Councillors voted 6-1 to rescind an earlier motion to have administration undertake a two-year planning process to develop a new library as a stand-alone facility or as a new shared space with other community facilities. The motion arose from a closed meeting the previous week.
The city will go ahead to spend money set aside in this year's budget to improve the current library facility.
Coun. Kevin O'Reilly, the only member to vote against the motion, said he opposed it because he didn't think council had received enough community input.
"It's still a positive step that we're improving the present facility but my preference would be for a stand-alone facility in the downtown core."
"We've been ready for one for many years."
O'Reilly said he would support new signs for the current library or some street access.
The city commissioned a report by Calgary-based Library Planning Consultants that suggested the cost of building a stand-alone library would be $4.88 million, a cost that would be offset by the sale of the Centre Square location. Maintaining the current library for 20 years would be $4.61 million.
Coun. Dave Ramsey said he opposed moving the library the last time the issue was on the table.
He said the five million dollars the city would spend moving the library would be better spent elsewhere.
"The money we have should go toward making a streetside access," he said. "Taxpayers have enough money invested in the current site and that's the way we should go."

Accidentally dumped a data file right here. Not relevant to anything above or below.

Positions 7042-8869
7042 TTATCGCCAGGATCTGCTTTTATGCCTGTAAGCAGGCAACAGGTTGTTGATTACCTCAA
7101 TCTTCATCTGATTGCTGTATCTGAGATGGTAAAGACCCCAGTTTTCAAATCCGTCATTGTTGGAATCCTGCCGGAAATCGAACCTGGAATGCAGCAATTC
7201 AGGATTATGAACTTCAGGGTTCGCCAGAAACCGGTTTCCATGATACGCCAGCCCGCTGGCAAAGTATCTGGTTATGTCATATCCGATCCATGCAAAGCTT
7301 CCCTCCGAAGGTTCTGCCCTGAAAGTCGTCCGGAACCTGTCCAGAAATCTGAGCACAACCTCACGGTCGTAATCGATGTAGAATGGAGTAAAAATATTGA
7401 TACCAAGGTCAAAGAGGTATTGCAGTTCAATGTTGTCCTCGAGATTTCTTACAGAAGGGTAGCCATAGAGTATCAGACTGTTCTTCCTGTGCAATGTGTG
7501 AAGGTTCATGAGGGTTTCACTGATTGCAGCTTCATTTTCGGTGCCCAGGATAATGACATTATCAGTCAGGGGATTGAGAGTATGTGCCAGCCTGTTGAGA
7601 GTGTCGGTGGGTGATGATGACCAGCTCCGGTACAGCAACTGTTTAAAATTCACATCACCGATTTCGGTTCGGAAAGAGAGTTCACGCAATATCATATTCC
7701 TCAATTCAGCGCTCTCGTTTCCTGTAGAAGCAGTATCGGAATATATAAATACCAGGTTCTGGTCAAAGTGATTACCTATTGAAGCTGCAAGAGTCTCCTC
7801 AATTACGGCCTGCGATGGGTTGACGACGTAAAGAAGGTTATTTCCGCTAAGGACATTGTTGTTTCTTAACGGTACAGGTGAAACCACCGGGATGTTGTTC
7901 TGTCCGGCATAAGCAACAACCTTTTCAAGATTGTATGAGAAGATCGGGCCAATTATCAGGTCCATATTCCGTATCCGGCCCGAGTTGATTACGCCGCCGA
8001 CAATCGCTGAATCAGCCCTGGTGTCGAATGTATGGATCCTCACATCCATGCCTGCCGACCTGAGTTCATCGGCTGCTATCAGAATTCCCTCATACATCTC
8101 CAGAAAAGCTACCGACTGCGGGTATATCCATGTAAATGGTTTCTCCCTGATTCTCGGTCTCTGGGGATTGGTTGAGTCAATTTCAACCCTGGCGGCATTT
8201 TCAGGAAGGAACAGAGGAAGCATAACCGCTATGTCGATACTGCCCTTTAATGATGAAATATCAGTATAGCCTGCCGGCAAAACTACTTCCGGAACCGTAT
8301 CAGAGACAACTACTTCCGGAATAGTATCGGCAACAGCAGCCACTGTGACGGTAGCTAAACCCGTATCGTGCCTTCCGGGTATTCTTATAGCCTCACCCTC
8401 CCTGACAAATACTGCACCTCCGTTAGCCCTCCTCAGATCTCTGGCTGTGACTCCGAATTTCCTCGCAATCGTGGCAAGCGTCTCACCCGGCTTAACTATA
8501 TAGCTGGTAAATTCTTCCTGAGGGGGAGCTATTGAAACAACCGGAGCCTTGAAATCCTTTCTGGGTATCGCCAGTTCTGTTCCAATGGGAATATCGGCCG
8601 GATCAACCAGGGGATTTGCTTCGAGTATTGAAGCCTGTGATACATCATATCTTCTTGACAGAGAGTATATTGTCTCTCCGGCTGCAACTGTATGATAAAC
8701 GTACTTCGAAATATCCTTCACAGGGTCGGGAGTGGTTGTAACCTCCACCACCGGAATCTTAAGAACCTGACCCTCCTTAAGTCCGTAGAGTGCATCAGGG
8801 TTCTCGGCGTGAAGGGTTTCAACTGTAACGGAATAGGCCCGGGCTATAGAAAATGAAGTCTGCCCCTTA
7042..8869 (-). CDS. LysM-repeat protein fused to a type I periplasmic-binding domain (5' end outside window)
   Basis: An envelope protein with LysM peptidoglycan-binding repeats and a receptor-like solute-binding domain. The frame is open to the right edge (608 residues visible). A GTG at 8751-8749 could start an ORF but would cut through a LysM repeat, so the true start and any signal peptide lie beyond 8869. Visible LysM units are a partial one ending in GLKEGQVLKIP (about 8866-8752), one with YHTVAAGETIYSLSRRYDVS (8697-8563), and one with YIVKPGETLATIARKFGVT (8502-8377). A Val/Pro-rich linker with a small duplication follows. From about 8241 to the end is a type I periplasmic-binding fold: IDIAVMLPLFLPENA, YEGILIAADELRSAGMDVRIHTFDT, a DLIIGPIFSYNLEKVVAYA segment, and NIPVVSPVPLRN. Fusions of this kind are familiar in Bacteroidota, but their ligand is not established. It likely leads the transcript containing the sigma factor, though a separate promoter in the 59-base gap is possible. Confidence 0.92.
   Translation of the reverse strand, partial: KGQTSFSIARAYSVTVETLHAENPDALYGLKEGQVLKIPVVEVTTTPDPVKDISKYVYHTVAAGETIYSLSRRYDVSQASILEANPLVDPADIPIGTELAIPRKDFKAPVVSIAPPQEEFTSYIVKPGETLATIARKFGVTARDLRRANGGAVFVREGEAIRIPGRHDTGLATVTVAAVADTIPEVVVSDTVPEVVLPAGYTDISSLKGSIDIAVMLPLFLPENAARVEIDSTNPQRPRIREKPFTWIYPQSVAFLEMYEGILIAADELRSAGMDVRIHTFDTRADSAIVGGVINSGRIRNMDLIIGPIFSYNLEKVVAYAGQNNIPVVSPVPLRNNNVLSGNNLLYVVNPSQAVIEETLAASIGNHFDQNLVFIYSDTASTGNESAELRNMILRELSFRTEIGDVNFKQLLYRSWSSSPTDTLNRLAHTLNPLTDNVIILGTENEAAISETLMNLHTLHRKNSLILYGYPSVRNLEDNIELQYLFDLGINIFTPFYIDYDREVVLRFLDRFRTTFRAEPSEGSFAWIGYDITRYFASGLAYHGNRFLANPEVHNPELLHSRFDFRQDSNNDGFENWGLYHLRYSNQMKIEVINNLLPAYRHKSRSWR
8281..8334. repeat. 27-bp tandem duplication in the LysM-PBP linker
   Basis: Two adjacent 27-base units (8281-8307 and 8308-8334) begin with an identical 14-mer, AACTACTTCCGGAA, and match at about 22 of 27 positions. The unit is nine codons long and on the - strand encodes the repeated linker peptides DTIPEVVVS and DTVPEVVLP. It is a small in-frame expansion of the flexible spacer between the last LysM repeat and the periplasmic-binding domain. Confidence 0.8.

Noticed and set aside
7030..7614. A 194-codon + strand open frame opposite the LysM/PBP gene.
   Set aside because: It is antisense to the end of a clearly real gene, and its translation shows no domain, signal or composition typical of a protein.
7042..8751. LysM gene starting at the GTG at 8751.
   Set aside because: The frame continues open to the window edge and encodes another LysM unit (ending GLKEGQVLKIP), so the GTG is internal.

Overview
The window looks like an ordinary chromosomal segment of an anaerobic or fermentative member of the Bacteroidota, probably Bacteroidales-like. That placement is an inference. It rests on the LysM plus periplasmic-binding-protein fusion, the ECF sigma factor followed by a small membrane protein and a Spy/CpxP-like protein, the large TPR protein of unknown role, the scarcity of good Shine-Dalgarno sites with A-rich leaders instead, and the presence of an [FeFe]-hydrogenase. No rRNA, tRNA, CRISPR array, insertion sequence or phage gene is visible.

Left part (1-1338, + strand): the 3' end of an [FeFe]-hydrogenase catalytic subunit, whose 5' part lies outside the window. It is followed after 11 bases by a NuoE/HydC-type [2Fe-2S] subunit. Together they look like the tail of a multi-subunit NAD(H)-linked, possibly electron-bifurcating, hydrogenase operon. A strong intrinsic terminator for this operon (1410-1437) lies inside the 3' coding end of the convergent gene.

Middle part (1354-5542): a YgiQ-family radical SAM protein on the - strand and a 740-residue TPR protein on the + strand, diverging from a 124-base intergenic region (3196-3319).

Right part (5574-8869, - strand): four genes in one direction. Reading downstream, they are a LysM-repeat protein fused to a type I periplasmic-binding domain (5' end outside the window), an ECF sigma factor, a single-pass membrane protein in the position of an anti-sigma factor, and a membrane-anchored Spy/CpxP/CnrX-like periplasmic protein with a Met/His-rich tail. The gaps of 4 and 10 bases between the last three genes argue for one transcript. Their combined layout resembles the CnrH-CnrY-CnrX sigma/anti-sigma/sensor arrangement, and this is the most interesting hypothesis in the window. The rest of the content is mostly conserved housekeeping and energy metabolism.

The library is currently housed in the mall and is only accessed by an elevator from within the mall.
Coun. Ben McDonald said the library's lack of profile and street access was a "major shortfall" but he doesn't think that moving it is necessary just yet.
As part of a customer satisfaction survey conducted by the city last year, 89.9 per cent of Yellowknifers said they were satisfied with the library in its current form.
Community services director Grant White said there's money to be spent on the current library in the 2003 budget that must be spent before the end of the fiscal year.
White was unavailable for further comment.
The city began leasing the location in 1991 for $452,000 a year. The plan was to take ownership for $1 but in 1994, Centre Square Developments threatened to declare bankruptcy. City lawyers had not placed a lien on the property and stood to lose millions. The city agreed to lease the library for another three years and bought the location for full price in 1997.
The city is still involved in a suit against the lawyers who failed to include a lien against the property.